This series, introduced in the January issue, discusses patient restraint procedures that have resulted from the work of more than a dozen Colorado EMS providers. We are currently studying the feasibility of predicting violence in the field and restraining high-risk patients preemptively. Our resulting strategy is comprised of the following steps:
- Identifying people and circumstances in advance that are most likely to produce violent behaviors
- Verbal de-escalation
- Mitigating the effects of fight-or-flight syndrome (in patients and caregivers)
- Take-downs (which we leave to police)
- Application of two levels of physical restraint, both manual and with the use of appropriate equipment
- Use of chemical restraint
- Self-defense techniques that have proven their worth when situations escalate unpredictably
- Some useful documentation skills.
We discussed steps 1-4 and 8 in the January issue and level 1 physical restraint in the February issue. This month, we discuss level II physical restraint.
LEVEL II PHYSICAL RESTRAINT
Level II physical restraint is our term for restraining violent patients, or patients who, by the crew's assessment, are likely to become violent. The crew's assessment should include their scene assessment, consideration of the risk factors mentioned earlier, and the principles of threat assessment in The Gift of Fear (discussed in Part 1, January 2007, p. 45).
Our goal is to either predict violent behaviors in advance or de-escalate violent behavior to the point where a patient might accept restraints voluntarily while a crew is in a position of tactical superiority. If communication is clearly not possible, we rely on police to do the take-down, then employ a minimum of five trained people to do the "tie-down"-restraining the patient supine to the ambulance cot.
The cot should be fully lowered for two reasons: Keeping the patient's center of mass as low as possible decreases the chance of injury if the cot is upset, and it enables the team to use its weight as a resource, minimizing the necessity for them to be individually stronger than the patient. The handrails on the cot should be lowered to keep them out of the way. They will be involved in the manual restraint process later. The cot's buckle straps should be buckled together and/or tucked out of the way to prevent them from getting trapped under the wheels.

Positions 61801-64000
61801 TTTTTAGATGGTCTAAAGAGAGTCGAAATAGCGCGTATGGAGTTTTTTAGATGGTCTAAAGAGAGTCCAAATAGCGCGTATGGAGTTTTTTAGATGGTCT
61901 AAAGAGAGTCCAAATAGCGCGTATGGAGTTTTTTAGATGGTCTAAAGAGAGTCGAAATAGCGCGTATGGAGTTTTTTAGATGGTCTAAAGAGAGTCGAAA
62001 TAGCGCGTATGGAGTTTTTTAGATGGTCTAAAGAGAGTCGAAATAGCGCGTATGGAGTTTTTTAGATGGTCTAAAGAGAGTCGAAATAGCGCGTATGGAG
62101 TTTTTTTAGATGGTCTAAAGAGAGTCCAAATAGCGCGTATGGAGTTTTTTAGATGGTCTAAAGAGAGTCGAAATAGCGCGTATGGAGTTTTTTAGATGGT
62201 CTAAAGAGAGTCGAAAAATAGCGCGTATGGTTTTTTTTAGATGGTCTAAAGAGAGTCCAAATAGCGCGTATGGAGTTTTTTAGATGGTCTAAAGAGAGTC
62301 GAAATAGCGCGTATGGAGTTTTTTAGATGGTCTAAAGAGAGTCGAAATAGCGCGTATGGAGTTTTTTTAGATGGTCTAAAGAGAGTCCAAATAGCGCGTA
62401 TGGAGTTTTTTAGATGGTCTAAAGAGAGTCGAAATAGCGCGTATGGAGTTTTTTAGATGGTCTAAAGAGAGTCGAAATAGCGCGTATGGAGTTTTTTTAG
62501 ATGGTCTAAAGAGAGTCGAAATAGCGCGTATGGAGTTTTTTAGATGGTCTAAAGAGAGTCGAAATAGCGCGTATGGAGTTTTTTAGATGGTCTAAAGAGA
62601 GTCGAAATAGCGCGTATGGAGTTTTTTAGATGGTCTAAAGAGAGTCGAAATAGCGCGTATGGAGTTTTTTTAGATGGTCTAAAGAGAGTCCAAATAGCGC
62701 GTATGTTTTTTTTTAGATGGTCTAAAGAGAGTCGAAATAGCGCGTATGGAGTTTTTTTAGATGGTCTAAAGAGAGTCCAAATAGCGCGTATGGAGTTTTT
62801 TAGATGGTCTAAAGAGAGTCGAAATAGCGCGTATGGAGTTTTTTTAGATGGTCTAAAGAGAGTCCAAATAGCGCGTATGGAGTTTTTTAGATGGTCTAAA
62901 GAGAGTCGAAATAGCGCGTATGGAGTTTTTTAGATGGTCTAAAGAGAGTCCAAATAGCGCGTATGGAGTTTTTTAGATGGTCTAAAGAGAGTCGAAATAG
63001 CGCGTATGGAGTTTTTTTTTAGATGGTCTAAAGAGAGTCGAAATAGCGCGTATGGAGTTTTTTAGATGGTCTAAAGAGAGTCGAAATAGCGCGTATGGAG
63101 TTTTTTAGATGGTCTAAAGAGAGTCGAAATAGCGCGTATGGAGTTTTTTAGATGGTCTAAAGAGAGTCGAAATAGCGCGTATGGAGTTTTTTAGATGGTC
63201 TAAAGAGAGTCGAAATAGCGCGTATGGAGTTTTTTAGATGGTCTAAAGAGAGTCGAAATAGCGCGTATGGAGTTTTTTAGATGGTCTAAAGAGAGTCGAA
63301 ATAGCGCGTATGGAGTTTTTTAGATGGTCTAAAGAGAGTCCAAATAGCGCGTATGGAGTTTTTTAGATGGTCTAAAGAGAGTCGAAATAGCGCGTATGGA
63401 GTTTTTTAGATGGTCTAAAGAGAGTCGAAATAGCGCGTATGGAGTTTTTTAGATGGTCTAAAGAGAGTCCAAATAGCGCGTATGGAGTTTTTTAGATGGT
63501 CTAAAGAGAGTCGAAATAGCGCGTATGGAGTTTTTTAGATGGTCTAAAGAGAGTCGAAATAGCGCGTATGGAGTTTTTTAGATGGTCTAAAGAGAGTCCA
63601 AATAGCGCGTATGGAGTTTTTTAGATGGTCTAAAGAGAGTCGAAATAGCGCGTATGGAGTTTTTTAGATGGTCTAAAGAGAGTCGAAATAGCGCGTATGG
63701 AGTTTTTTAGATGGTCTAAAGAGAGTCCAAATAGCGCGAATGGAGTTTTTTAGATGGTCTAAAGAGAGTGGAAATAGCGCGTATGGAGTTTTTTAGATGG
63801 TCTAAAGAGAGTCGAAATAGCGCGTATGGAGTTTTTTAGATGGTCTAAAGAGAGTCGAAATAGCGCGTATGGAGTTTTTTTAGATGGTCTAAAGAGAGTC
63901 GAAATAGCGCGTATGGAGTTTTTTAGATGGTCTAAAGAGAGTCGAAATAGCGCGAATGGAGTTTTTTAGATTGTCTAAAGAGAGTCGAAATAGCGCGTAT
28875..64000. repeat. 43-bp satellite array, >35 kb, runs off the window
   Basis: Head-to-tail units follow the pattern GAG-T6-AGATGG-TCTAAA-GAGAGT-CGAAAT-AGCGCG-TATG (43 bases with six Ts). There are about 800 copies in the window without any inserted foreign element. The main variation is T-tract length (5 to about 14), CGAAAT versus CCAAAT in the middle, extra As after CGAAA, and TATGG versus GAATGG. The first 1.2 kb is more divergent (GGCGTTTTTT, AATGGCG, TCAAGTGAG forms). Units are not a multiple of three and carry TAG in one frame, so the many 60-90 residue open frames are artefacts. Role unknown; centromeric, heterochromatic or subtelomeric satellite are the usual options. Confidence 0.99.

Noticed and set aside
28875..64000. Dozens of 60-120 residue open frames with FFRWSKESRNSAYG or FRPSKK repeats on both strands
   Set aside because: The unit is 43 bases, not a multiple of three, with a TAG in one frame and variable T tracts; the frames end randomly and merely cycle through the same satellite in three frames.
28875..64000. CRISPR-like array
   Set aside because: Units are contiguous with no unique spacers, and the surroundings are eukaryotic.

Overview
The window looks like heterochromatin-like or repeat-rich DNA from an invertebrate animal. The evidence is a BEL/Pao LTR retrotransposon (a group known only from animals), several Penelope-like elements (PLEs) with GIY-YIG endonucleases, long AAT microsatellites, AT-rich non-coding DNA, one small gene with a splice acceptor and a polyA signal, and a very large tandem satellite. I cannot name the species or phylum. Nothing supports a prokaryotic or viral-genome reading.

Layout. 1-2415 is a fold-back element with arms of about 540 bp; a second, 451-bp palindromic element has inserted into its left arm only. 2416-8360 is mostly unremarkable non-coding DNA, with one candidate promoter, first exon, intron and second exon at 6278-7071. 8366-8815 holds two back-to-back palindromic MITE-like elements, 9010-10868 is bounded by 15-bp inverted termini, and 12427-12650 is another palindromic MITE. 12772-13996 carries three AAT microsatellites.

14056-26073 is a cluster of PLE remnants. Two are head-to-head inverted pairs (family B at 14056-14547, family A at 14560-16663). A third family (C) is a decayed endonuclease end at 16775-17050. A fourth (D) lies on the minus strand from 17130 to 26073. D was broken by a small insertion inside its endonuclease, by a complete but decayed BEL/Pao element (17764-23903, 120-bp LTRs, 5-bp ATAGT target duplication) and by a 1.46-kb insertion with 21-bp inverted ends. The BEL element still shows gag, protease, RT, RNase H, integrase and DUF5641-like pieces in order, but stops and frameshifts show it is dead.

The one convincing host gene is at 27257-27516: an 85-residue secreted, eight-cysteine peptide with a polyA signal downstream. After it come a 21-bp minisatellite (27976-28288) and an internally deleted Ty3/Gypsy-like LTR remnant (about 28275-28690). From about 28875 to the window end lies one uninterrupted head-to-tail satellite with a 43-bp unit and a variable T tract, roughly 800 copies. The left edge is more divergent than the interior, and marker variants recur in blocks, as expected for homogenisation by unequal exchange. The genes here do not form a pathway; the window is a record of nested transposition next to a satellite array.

The smallest person on the restraint team usually coordinates the tie-down and assumes responsibility for controlling the patient's head, since that role requires the least amount of physical exertion. This person is considered the leader. To us, less exertion means the leader is least likely to succumb to fight-or-flight changes and is therefore the most likely to remain cerebrally functional and communicative. The leader has five responsibilities during the restraint procedure:
- To coordinate the restraint process from the only vantage point that affords a view of all team members at once.
- To hold the patient's head and thus prevent the patient from biting other team members.
The leader is equipped with clean split-leather gloves as personal protection against penetrating bite wounds. The leather gloves also provide the best possible grip on the patient's head, especially if the patient is struggling and perspiring.
- To continue efforts to communicate with the patient.
At a distance of about 12" from the patient's head, this person has the best view of the patient's facial expression, and can hear and speak to the patient calmly and quietly.
- To observe other team members for escalating behaviors (i.e., fight-or-flight syndrome).
Key behavioral traits, in order, are unwarranted tachypnea, clumsy speech, unwarranted shouting and uncharacteristic cursing.
- To minimize the patient's view of the procedure by immobilizing the head in anatomic position.